Thames Water fined £2.3 million for 'foreseeable' pollution in Aylesbury Crown Court case

Fish deaths topped 1,000 as sewage poured into stream.

By Thomas Bamford
Wednesday, 3rd March 2021, 10:22 am
Updated Wednesday, 3rd March 2021, 10:26 am
Sewage in the waterways
Sewage in the waterways

Thames Water has been fined £2.3 million after a stream was polluted by sewage.

A court heard failure to address equipment faults at a sewage-treatment plant in Oxfordshire made the incident “entirely foreseeable”.

Sewage with high levels of ammonia was released into Fawley Court Ditch at Henley-on-Thames in 2016, killing 1,144 fish and other water life.

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This is not the first time Thames Water have been in trouble for pollution.

In 2017, they received a record breaking £20m fine for polluting waterways in Oxfordshire.

They were found guilty of pumping 1.5 billion tonnes of untreated sewage into River Thames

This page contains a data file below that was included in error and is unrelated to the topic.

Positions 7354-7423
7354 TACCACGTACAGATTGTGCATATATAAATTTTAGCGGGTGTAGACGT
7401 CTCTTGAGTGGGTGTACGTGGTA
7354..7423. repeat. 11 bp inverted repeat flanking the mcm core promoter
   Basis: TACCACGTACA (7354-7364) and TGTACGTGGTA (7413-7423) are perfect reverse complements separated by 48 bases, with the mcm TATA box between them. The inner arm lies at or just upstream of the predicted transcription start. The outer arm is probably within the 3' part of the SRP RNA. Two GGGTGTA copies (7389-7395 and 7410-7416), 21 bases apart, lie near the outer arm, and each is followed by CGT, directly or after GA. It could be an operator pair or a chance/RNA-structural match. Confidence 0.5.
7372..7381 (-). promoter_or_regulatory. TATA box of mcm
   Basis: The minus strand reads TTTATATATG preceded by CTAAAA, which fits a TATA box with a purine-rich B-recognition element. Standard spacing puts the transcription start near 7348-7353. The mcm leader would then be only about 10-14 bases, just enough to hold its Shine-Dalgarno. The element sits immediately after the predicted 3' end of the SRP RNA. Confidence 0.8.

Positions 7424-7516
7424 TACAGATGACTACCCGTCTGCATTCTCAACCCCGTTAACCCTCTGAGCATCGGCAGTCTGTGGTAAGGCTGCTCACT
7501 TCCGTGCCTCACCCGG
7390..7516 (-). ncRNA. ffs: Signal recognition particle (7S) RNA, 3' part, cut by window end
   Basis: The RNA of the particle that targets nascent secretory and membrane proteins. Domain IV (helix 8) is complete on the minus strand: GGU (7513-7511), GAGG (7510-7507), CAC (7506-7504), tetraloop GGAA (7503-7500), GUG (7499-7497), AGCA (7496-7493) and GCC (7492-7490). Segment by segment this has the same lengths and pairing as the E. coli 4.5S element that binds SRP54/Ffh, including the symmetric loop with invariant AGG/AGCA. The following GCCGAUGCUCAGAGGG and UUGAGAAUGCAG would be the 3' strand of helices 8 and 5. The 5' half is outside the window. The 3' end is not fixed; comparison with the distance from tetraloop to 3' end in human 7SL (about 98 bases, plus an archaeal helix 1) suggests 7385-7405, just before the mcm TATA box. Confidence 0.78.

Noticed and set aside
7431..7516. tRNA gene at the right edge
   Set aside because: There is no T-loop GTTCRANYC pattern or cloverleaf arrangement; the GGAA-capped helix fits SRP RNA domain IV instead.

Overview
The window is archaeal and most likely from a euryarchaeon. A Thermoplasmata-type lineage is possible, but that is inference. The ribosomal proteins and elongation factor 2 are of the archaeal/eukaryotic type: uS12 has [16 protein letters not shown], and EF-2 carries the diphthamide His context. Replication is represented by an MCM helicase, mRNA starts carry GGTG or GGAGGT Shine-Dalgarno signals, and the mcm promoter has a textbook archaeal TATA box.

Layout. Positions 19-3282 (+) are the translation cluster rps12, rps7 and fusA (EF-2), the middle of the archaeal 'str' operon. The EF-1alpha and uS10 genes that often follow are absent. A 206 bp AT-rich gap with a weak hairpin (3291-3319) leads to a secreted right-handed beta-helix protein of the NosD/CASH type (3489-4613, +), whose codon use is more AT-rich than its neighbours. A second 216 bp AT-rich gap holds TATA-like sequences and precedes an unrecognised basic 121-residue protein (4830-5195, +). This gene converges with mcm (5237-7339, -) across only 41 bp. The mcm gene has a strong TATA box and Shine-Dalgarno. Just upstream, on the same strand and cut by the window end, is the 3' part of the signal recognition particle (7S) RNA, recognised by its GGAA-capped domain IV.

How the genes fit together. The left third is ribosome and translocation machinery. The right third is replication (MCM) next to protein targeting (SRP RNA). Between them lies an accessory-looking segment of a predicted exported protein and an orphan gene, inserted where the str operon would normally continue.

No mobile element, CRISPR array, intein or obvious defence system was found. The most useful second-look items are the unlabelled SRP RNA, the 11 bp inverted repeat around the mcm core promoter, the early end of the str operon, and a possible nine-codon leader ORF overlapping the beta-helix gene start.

You can read about that here:

Thames Water’s treatment works at Henley had no adequate monitoring in place to manage the risk of pollution, made worse by staff not responding to alarms highlighting faults in the process.

Judge Francis Sheridan said Thames Water should have reacted to the warnings “long before” they did. He added the pollution and the events leading up to it showed “high negligence” by the company.

The first Environment Agency officer on site on 23 April 2016 could smell the sewage in the brown water.

Another witness reported a number of dead fish and sanitary products in the stream, near to where the pollution occurred.

The Environment Agency’s investigation showed ammonia levels in Fawley Court Ditch were, at worst, double the permitted limits.

Fish from 13 species died, including chub, gudgeon, dace, roach, perch, tench and pike. The stream took almost a year to recover, having lost almost all its fish to the pollution.